Even less effective are those who still believe that “if we build it, they will come.” It’s time to be proactive in finding customers, engaging them in two-way conversations, and listening carefully to their message, as well as projecting yours. It’s not the size of your budget that makes you memorable – it’s the size of your connection with real customers who can multiply your efforts.

Marty Zwilling

*** First published on CayenneConsulting on 09/18/2018 ***

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Monday, October 1, 2018

5 Steps To Strategy Tuning Through Machine Learning

artificial-intelligence-machine-learningConventional thinking in business has long been that strategy decisions are made by humans, while the focus of automation and machine learning should be on execution. With the speed of change and volume of market feedback today, as well as the advances in machine learning, Amazon, Alibaba, and others have proven the value of software driven strategy decisions.

For example, most e-commerce platforms today offer millions of products, with a changing mix daily and a changing market, such that it’s virtually impossible to manually predict a strategy for mapping customer demographics to products displayed online. Only smart software can plow through the volume of live data, recognizing trends, customers, and match offerings to reality.

Alibaba, today the counterpart in China to Amazon, Ebay, and Google here, has demonstrated leadership in this area, and provides guidance for all of us to learn from in a new book, “Smart Business,” by Ming Zeng. Ming is the former chief of staff and strategy advisor to co-founder Jack Ma for over a decade, and outlines five key steps for automating decisions today as follows:

  1. Log and use consumer behavior and product transaction data. In my work with small businesses and startups, I routinely find owners who rely on guessing at key customer drivers, and let their passion drive product focus, rather than data. They think they are saving costs by not using the latest technology to capture data, and minimizing storage.

    In China, even tiny bike sharing companies now have to digitally track every bike through GPS, and every mobile interaction between a bike and a rider to compete. No human or paper tracking systems are a competitive alternative. The days of manual reservations and receipts are behind us, whether it be with rides, clothing, meals, or entertainment.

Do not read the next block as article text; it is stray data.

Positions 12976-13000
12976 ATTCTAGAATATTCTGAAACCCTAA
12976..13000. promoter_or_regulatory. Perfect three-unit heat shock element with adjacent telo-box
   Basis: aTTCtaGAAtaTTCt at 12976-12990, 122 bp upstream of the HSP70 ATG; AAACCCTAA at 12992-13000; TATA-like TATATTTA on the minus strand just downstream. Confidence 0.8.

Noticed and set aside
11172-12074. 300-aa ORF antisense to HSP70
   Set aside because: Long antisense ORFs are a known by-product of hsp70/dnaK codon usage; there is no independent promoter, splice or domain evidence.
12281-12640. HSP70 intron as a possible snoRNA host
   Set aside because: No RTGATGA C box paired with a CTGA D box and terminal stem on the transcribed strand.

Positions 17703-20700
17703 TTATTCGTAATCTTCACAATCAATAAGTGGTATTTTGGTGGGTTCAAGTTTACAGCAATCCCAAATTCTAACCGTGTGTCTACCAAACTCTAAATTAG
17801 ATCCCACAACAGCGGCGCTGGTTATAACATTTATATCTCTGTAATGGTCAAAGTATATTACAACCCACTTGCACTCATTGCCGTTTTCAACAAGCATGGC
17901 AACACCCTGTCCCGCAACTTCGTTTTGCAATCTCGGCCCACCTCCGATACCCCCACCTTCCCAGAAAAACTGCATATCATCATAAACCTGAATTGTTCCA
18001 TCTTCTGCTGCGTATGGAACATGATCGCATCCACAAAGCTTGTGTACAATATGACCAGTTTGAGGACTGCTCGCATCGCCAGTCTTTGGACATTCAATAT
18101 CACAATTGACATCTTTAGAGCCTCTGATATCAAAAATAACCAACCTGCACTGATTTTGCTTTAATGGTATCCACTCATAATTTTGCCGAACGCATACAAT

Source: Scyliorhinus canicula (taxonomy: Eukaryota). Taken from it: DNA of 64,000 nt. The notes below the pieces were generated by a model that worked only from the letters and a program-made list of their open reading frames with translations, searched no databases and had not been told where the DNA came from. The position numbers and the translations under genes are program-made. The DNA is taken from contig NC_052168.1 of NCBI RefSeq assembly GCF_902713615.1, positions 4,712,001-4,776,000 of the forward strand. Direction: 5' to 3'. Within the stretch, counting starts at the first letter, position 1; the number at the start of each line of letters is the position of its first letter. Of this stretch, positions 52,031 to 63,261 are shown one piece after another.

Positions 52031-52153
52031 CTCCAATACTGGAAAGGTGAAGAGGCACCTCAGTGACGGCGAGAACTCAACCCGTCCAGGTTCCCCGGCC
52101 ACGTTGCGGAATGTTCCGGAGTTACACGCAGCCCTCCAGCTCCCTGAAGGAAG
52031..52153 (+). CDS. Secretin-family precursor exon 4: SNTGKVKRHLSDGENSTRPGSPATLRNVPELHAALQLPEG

2. Configure every decision step into real-time software. Businesses must capture every business decision activity, including customer relations, in digital software so that decisions affecting the activities can be automated and optimized through machine learning. This is a new class of software that can adapt in real time to market changes.

    In the bike rental business, all operations and rental decisions are made completely by software, with no human intervention. The efficiency gain is tremendous. The software directs humans and trucks to balance the tide of idle bicycles to other areas of a city where the demand is higher at the moment, rather than humans directing software.

  3. Get data flowing, and machines talking to each other. With today’s technology, data flow and coordination are readily achieved through common Internet protocols and application programming interfaces (APIs). These allow applications to communicate automatically and almost instantly, even over long distances, to mobile and IoT devices.

    Way back in 2002, Jeff Bezos at Amazon issued an ultimatum to completely institute internal APIs within the company, and later to their millions of suppliers. Through this focus, Amazon has become one of the first trillion dollar companies, and continues to expand its reach beyond books, e-commerce, and now into groceries with Whole Foods.

  4. Record live data in full for all internal business elements. The opposite of live data is static data that is sampled or profiled for analysis at a later date. Live data also requires metrics and infrastructure that can interpret and evaluate the data, and smart businesses must develop these in the algorithms they use in their data-intelligence engines.

  5. Apply machine-learning for real-time software decisions. Intelligent real-time software decisions are quickly replacing after-the-fact analytics. Only with full live data, built-in metrics, and artificial intelligence to iteratively improve the decision process, can your business keep up with the pace of change, and unique markets around the world.

Uber’s algorithms match car and driver, minimizing wait times and making mapping calculations in ways that no human dispatcher could match. Google search rankings are updated many times a second, based on new info and your profile changes. If your business is not powered by an algorithm, you don’t have a competitive business today.

These steps lead to what Zeng defines as a customer-to-business (C2B) model, where every direct interaction with customers sets into motion a striking reorientation of all business activities, and builds a feedback loop from customers. This allows businesses to automate all decisions productively, to scale and compete effectively, in tune with trends and new marketplaces.

Marty Zwilling

*** First published on Inc.com on 09/17/2018 ***